• To protect known localities – retain a buffer of undisturbed native vegetation around known localities to maintain suitable moist microclimate conditions.
  • To prevent loss of habitat – avoid clearing and/or substantial modification of the understorey of damp and wet forest habitat.

Burning

Agriculture

Construction

Subdivision

Earthworks

Changing water flow / quality


Use of chemicals

Recreation

Further information

​Check also for listing statement or notesheet pdf above (below the species image)​.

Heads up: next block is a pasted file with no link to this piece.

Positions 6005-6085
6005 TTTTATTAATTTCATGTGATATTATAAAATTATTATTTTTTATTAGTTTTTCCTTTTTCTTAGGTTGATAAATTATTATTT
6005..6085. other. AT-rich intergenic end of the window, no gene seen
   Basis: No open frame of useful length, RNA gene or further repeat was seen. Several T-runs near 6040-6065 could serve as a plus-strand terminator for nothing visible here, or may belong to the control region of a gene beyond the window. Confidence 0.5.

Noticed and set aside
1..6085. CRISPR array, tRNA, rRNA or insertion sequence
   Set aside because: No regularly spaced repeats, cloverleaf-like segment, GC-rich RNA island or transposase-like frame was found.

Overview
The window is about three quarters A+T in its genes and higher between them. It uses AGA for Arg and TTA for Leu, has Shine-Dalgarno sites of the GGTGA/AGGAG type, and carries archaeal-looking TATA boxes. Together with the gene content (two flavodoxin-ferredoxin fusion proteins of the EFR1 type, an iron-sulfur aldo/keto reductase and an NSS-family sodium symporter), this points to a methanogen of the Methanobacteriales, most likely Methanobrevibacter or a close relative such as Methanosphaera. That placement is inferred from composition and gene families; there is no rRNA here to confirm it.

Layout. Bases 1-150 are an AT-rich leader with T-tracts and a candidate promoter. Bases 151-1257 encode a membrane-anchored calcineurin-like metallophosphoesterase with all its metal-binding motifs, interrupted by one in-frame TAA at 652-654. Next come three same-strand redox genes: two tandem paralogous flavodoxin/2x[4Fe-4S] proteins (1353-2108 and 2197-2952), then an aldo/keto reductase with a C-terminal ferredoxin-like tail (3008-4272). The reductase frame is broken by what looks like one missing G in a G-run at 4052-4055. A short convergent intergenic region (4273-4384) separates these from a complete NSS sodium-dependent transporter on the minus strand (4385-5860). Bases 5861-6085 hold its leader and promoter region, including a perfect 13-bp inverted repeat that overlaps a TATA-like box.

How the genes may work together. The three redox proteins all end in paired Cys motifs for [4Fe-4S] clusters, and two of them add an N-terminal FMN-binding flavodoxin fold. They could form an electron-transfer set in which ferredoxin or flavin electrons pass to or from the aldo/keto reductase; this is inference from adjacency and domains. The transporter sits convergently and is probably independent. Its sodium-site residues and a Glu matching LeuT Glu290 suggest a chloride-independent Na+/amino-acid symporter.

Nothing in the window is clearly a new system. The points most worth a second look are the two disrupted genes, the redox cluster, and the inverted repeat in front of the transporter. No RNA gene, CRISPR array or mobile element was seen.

Cite as: Threatened Species Section (). (): Species Management Profile for Tasmania's Threatened Species Link. . Department of Primary Industries, Parks, Water and Environment, Tasmania. Accessed on .

Contact details: Threatened Species Section, Department of Primary Industries, Parks, Water and Environment, GPO Box 44, Hobart, Tasmania, Australia, 7001. Phone (1300 368 550).

Permit: A permit is required under the Tasmanian Threatened Species Protection Act 1995 to 'take' (which includes kill, injure, catch, damage, destroy and collect), keep, trade in or process any specimen or products of a listed species. Additional permits may also be required under other Acts or regulations to take, disturb or interfere with any form of wildlife or its products, (e.g. dens, nests, bones). This may also depend on the tenure of the land and other agreements relating to its management. ​​​​​